The Brainzooming Group helps make smart organizations more successful by rapidly expanding their strategic options and creating innovative plans they can efficiently implement. Email us at info@brainzooming.com or call us at 816-509-5320 to learn how we can help you enhance your strategy and implementation efforts.

Mike Brown

Founder of The Brainzooming Group, and an expert on strategy, creativity, and innovation. Mike is a frequent speaker on innovation, strategic thinking, and social media.

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I love seeing an integrated marketing communications effort (or any type of integrated program planning) play out successfully. When a program displays strategic integration, it makes it easier on the audience to get the message let alone its efficiency for the message sender in delivering the message successfully.

There’s a recent case in point, as newly ordained fashionista Jessica Simpson made an appearance on the NBC program “The Biggest Loser” last night, doing makeovers for a couple of contestants. “The Biggest Loser” episode was right before the new Jessica Simpson fashion-oriented NBC competition TV show, “Fashion Star.” While I didn’t get to see TBL, I heard a lot about it Monday night when Cyndi was watching “The Voice” and “Smash,” also on NBC. And on “Fashion Star,” the integration continued with Macys, Saks, and H&M buyers bidding on designs that are magically available in their stores today for the public to buy.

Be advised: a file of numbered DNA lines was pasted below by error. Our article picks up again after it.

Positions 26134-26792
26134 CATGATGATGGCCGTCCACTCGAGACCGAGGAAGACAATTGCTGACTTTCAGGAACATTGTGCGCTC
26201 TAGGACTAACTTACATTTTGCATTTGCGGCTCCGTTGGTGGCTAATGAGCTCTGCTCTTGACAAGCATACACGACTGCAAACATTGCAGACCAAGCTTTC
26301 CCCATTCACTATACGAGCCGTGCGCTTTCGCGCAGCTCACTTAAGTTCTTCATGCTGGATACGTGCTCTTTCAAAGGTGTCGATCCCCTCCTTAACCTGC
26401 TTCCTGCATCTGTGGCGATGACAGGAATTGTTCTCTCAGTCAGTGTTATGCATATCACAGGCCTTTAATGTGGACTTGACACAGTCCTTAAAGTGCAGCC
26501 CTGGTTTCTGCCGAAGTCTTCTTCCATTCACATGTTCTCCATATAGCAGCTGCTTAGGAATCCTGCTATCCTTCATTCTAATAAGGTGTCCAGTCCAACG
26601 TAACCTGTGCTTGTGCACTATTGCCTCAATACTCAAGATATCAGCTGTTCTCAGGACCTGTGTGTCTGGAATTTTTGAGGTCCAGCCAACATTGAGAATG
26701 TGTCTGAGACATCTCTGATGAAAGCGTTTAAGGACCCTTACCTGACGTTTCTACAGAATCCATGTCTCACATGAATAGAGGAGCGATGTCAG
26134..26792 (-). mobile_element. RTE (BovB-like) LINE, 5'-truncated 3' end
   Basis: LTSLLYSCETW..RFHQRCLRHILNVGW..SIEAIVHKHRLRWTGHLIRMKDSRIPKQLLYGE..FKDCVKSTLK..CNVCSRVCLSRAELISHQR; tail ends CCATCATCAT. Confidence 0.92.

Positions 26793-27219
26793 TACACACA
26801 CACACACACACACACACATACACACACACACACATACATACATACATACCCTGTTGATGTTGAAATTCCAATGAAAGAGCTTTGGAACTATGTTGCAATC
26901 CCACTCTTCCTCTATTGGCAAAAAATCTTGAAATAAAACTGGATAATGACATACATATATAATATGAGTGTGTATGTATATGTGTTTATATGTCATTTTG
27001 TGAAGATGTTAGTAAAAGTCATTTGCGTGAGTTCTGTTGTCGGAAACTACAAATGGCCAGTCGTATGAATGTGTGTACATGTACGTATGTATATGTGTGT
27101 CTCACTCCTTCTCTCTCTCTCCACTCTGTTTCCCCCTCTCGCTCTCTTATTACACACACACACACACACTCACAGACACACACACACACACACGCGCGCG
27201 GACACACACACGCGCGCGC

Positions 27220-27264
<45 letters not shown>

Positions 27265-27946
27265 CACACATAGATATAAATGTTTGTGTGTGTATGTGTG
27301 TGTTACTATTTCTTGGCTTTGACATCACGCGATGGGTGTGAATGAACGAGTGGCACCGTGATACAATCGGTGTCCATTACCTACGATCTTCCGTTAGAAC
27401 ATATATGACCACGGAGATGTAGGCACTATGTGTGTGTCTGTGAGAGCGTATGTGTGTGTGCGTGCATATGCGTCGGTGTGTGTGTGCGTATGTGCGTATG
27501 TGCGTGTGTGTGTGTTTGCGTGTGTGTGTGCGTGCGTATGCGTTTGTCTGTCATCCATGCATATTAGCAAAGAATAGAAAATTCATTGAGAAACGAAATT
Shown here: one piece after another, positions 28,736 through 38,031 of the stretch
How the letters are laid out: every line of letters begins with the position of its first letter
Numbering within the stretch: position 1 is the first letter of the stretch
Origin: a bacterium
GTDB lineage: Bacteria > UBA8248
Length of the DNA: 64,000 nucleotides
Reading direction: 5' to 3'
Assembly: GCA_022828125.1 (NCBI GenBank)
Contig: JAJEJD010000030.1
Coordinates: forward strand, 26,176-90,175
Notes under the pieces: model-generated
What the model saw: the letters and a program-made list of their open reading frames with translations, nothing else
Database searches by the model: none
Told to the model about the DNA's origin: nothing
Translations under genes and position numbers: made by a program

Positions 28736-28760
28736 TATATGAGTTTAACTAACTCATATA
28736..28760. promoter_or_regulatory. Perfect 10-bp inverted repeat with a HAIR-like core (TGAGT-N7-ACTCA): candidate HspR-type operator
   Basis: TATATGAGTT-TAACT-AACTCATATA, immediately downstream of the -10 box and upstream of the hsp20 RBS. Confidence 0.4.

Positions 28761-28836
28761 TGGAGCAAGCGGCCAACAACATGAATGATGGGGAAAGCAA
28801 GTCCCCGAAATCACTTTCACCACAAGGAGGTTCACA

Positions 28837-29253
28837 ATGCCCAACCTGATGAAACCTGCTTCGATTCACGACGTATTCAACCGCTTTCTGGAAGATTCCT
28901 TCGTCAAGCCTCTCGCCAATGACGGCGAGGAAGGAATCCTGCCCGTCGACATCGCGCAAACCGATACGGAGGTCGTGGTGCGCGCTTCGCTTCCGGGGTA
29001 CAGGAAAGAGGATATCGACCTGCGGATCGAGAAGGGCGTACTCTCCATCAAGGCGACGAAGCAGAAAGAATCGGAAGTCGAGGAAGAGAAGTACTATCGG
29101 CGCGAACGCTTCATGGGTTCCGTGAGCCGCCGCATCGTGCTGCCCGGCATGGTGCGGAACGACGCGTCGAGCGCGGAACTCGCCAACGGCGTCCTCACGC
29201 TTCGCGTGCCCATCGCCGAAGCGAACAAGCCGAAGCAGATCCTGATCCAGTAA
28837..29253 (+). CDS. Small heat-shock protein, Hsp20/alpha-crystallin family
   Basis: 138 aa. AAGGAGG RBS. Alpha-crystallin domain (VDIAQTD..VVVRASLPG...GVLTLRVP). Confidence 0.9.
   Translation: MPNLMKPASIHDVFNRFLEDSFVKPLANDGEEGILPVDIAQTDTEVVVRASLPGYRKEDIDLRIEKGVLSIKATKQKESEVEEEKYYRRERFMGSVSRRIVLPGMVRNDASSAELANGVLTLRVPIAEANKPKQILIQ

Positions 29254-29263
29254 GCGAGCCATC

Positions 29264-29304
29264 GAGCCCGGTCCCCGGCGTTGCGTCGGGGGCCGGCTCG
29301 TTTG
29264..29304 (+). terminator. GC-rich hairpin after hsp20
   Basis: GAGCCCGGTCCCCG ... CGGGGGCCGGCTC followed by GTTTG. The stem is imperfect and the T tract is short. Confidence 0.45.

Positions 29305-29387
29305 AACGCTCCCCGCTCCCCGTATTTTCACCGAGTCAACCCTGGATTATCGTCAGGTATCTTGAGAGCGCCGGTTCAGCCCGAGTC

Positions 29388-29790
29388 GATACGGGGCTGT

What an example of great strategic integration.

But how do you make sure you’re planning for all the steps you need to address to successfully integrate a marketing effort?

A 15-Step Checklist for Integrated Program Planning Success

Considering what might have had to happen to make sure Jessica Simpson appeared on “The Biggest Loser” as a lead in to her new “Fashion Star” reality TV show provides a great checklist any of us can use when developing an integrated plan. Here are fifteen steps for successful integrated program planning the people behind “Fashion Star” would have had to consider:

  • Evaluate the need for and benefits of an integrated effort.
  • Develop a preliminary plan with the flexibility to incorporate integration opportunities.